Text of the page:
Tuesday, June 17th, 2014 and is filed under Blog, Debt, Issues
Amidst the political turmoil in the House last week, members of Congress voted on a number of spending amendments to the annual Transportation-HUD appropriations bill. This is not exactly the most exciting topic in light of the political gamesmanship involved in running for leadership posts, but it is quite revealing when attempting to ascertain the commitment of some members to reducing the size of government.
The bill, HR 4745, appropriates roughly $52 billion for FY 2015. Put simply, this bill encompasses more wasteful government that almost any other appropriations bill. It spends almost $8 billion more than last year’s draft bill from the House and it contains a number of programs that should not be administered at a federal level, such as subsidies for mass transit and rural air service. The bill also contains a number of programs that were instituted under the Obama stimulus bill in 2009.
Several members of the conference offered amendments to cut back wasteful spending, particularly among programs that subsidize housing, yet most of them were rebuffed by a coalition of Democrats and liberal Republicans. We’ve created a scorecard of 11 amendments detailing how each member of the GOP conference voted.
Please find the descriptions of these amendments from the Republican Study Committee pasted below:
Wednesday, May 28th, 2014 and is filed under Blog, Debt, Economy
As the season of appropriations begins in earnest, Congress will take up the Commerce, Justice, and Science (CJS) appropriations bill. This bill (HR 4660), which funds the Departments of Commerce and Justice, as well as NASA and other related agencies, provides $51.202 billion in discretionary budget authority.
Obviously, from a conservative perspective, the entire Department of Commerce is a waste of money and should not exist. But at the very least, we should cut back on failed programs. Instead, this bill actually provides $3.8 billion in extra spending relative to last year’s House bill. The Heritage Foundation has already detailed $2.6 billion in additional spending cuts that should be included in the bill.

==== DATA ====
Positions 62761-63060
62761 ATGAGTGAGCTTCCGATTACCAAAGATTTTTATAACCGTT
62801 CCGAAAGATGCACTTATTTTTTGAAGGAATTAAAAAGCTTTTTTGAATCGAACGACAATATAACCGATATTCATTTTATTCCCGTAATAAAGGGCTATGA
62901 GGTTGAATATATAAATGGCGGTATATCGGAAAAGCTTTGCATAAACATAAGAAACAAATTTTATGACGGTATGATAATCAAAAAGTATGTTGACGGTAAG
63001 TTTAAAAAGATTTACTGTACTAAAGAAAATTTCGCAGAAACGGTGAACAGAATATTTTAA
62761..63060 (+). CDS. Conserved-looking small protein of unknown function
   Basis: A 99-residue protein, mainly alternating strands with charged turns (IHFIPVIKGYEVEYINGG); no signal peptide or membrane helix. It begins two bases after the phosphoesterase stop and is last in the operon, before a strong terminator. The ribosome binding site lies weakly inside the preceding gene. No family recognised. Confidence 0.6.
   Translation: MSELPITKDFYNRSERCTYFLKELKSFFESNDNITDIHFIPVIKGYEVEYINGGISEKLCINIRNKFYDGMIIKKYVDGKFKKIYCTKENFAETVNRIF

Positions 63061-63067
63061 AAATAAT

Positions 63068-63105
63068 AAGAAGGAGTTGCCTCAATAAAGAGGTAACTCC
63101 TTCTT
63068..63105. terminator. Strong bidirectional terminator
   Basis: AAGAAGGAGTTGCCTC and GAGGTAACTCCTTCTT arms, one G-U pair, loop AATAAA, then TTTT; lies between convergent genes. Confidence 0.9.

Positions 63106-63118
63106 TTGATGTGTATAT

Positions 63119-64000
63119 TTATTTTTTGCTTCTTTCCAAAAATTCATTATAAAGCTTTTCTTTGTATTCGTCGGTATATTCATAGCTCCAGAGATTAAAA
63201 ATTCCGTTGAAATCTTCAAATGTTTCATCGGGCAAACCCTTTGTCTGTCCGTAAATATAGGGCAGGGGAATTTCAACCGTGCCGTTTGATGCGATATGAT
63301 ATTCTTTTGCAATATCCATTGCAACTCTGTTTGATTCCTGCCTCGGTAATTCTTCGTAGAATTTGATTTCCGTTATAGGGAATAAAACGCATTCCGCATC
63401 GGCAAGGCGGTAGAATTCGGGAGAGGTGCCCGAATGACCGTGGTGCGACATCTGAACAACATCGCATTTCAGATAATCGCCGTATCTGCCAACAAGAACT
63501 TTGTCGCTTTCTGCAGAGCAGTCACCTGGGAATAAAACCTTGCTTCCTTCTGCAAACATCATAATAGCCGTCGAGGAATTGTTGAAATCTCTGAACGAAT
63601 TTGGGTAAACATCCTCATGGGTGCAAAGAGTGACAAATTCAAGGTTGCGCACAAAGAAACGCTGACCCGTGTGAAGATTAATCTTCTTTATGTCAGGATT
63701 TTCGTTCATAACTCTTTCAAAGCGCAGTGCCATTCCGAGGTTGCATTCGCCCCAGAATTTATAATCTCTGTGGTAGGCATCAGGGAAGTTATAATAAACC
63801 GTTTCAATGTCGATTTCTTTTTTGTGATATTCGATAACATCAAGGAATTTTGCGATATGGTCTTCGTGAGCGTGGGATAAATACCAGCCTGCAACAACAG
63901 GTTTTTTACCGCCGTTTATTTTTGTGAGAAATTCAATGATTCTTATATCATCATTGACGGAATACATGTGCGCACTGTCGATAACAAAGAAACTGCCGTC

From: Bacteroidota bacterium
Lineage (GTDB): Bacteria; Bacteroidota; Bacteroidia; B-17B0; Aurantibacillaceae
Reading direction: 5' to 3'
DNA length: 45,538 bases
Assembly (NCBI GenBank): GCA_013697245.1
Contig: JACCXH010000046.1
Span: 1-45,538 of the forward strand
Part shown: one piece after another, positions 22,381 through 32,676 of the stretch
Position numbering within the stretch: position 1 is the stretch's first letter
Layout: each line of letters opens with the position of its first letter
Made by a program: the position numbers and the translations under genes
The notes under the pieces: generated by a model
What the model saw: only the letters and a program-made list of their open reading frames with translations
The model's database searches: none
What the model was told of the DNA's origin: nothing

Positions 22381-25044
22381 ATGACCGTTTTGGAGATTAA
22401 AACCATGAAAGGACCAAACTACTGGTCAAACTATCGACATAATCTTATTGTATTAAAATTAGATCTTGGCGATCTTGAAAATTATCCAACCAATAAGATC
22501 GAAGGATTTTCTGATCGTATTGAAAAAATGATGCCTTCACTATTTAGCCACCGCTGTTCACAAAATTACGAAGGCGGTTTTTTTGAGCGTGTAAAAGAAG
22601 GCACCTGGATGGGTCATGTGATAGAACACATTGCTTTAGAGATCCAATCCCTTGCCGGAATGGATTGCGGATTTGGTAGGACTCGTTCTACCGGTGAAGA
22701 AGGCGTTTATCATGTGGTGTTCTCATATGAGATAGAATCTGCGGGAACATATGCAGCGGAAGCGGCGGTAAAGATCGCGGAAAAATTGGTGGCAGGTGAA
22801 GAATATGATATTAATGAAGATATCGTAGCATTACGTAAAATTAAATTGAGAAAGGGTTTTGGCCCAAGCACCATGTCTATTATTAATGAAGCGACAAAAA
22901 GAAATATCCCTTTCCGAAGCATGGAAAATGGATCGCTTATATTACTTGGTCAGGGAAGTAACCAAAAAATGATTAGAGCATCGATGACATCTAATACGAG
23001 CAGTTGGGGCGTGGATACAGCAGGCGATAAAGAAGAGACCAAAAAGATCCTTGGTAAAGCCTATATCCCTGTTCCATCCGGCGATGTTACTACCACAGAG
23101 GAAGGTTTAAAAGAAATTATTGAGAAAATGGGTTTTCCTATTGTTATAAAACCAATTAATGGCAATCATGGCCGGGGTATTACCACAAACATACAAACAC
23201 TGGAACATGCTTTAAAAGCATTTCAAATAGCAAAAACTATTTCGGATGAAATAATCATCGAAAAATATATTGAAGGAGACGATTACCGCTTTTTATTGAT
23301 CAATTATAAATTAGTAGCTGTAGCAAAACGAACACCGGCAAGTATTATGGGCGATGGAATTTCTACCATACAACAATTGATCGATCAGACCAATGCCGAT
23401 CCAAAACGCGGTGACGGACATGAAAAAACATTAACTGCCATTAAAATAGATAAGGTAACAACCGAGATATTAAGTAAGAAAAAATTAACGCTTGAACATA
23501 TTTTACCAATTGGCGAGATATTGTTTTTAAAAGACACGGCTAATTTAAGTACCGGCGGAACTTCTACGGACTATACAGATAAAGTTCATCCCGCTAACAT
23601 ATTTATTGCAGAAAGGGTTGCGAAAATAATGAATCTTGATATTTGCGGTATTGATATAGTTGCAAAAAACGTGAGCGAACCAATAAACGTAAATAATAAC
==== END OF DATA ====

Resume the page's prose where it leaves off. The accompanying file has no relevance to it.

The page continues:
A number of conservative members will be offering amendments to cut spending. One of the most important amendments that has been proposed so far is Rep. Mike Pompeo’s (R-KS) amendment to abolish the Economic Development Administration (EDA). The EDA is a failed Great Society program that serves as a stimulus/pork slush fund for special interest communities under the guise of assistance to economically distressed areas of the country. It’s nothing more than a fund for corporate welfare and a way of picking winners and losers in the market. It has been as successful in creating jobs as Obama’s stimulus. Senator DeMint wrote a great piece on the EDA two years ago analyzing its history of failed promises.
Anyone who claims to oppose earmarks and stimulus must oppose the EDA. This bill appropriates $248 million for the EDA, a slight increase from last year’s enacted level. Call your members and ask them to support the Pompeo amendment to end the EDA. If we can’t close down this failed agency, we will certainly never eliminate any major agency or full department.
Monday, October 7th, 2013 and is filed under Blog, News
Throughout the past week, Democrats leaders have justified their refusal to negotiate with Republicans as a natural response to hostage taking. They claim that the fight over Obamacare is extraneous to the budget, and as such, they should not have to talk to Republicans until they agree to pass a “clean” CR. There are two points they are obfuscating in the context of the budget battle.